30-60-90 Day Plan: Things to Do in the First 30 Days of Your New Job
Securing the job that’s perfect for you is an exciting feeling because of the many possibilities. Although the act of starting a new job can also be overwhelming, especially if you are not quite sure of all the expectations, there are specific things that you can do in the first 30 days. And there are things that you can do before your first day. If you have never created a 30-60-90 Day Plan, the post, Creating a 30-60-90 Day Plan to Secure the Job offers some guidance.
Craft an introduction: This may sound strange, but the reality is that there is truth to the adage that you never get a second chance to make a first impression. On your first day on the job, you will be introduced to key people, what will you say to them? What will be your elevator pitch? Think about similar roles that you have held, on your first day, what kinds of questions did your peers, direct reports and superiors ask? What kinds of questions do you think you will be asked about the work you were hired to do? Craft concise answers to those questions and practice responding to them.
Create a 30-60-90 Day Plan: You perform this activity before your first day on the job ONLY if you did not create a 30-60-90 Day Plan during the interviewing process. Reference Creating a 30-60-90 Day Plan to Secure the Job to find out how to do so.
Learn the business. Take the time to figure out the business so you know how your role contributes to the company’s bottom-line. Learn the organization’s systems and its products and services. Review procedures and client accounts.
Schedule meetings with team members to learn about the written and unwritten rules. All of the information you need to know will not be in the company manual. Let your colleagues know that you are open to feedback on how you are doing. Review the code of conduct so that you do not make critical mistakes. Take time to observe the office culture, always listen before you speak, and do not talk about the last company you worked.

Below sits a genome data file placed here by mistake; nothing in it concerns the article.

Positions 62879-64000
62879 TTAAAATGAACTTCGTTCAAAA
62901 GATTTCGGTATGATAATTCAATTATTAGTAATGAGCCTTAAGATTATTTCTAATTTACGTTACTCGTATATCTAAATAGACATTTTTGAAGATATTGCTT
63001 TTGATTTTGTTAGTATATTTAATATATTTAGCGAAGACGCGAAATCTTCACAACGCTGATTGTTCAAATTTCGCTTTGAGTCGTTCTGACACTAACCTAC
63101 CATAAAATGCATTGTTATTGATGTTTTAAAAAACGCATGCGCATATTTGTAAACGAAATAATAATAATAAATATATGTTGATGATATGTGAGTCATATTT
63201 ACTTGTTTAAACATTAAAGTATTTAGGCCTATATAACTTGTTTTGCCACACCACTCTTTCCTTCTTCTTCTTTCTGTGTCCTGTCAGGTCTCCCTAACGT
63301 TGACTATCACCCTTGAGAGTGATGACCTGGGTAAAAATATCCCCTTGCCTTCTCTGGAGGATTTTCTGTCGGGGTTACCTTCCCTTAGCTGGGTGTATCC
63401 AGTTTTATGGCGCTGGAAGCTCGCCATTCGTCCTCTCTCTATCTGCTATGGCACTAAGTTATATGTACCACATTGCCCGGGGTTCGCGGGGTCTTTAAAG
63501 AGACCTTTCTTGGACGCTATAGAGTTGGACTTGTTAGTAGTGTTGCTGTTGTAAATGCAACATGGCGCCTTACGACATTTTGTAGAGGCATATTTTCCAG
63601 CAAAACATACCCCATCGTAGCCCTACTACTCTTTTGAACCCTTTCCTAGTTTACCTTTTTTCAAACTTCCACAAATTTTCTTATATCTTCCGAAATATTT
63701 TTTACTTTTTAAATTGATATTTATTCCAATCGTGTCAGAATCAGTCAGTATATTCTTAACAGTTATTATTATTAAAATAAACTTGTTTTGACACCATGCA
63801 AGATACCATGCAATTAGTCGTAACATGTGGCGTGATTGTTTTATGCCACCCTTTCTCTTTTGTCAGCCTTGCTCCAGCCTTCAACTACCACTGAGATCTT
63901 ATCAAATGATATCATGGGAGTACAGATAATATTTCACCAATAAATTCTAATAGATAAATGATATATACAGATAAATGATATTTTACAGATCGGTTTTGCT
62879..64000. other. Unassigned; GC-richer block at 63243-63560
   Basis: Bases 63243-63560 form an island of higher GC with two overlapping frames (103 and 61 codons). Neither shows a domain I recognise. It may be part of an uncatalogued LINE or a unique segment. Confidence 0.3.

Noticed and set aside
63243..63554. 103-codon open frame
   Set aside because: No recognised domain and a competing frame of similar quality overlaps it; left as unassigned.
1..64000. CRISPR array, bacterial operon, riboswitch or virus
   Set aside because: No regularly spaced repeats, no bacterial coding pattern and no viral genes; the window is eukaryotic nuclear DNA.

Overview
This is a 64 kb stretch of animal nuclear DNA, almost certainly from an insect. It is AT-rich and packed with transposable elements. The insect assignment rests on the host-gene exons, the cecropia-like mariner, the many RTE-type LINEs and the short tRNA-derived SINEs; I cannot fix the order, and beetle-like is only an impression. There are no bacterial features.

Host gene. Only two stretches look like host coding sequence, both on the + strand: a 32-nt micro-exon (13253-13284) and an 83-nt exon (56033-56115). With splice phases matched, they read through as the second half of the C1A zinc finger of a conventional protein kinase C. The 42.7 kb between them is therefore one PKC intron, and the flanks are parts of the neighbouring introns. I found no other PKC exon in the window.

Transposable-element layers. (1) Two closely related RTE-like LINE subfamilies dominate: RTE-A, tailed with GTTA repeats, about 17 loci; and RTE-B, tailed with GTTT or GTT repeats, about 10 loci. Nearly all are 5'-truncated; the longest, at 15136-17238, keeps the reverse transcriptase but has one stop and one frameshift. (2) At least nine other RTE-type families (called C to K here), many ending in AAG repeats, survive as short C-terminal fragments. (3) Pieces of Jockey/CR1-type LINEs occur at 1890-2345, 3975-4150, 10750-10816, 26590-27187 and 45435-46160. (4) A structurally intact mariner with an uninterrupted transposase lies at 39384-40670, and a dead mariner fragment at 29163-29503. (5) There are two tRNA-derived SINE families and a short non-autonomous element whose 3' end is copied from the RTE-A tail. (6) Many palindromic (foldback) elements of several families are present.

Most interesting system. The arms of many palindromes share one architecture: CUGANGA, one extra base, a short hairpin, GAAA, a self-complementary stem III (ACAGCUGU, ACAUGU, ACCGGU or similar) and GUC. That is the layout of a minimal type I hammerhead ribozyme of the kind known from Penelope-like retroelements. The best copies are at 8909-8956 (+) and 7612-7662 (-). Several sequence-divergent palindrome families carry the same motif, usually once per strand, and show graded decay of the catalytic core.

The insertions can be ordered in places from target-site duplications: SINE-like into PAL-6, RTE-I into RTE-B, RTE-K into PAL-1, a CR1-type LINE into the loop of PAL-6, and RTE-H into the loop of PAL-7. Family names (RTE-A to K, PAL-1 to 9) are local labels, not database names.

Meet with your manager to discover the criteria that will be used to evaluate your performance. In the meeting, find out if any of the requirements of the job have changed since the interview. Ask your manager what keeps her up at night. The key to success on the job is to find solutions to issues that are worrying your manager – to help her to succeed. You may want to review your 30-60-90 Day Plan with your boss, including her input on the things you must accomplish in the first 30 days on the job. Make sure you know and understand what the key priorities are for the first 30 days, your boss’ preferred way of communicating project status updates, and how frequently.
Seek a mentor. Organizations sometimes have programs in place to match a new hire with a more seasoned one. Find out if there is someone who has performed in your role and is willing to take you under her wing. Mentoring is about relationships, and relationships are built on give and take, so find ways to give back.
Ask lots of questions. If you notice that a process is not working as well as you think it should, instead of making recommendations for change, ask why things are done that way. There may be a very good reason.
Perform beyond expectations. Many employees are hired on a probationary basis, so the first 30 days on the job is critical. Once you know what is required of you to succeed on the job, deliver beyond what is expected.
Connect with your network. You may have connected with many people during the job search process, many of whom may have given you critical job search advice and leads, now is the time to once again express your gratitude. Contact them to let them know where you have landed, your new roles and responsibilities, and that you are grateful for all the assistance they provided. Find out if there are ways that you can support them.
How have you survived the first 30 days on the job? Share your tips with other readers.
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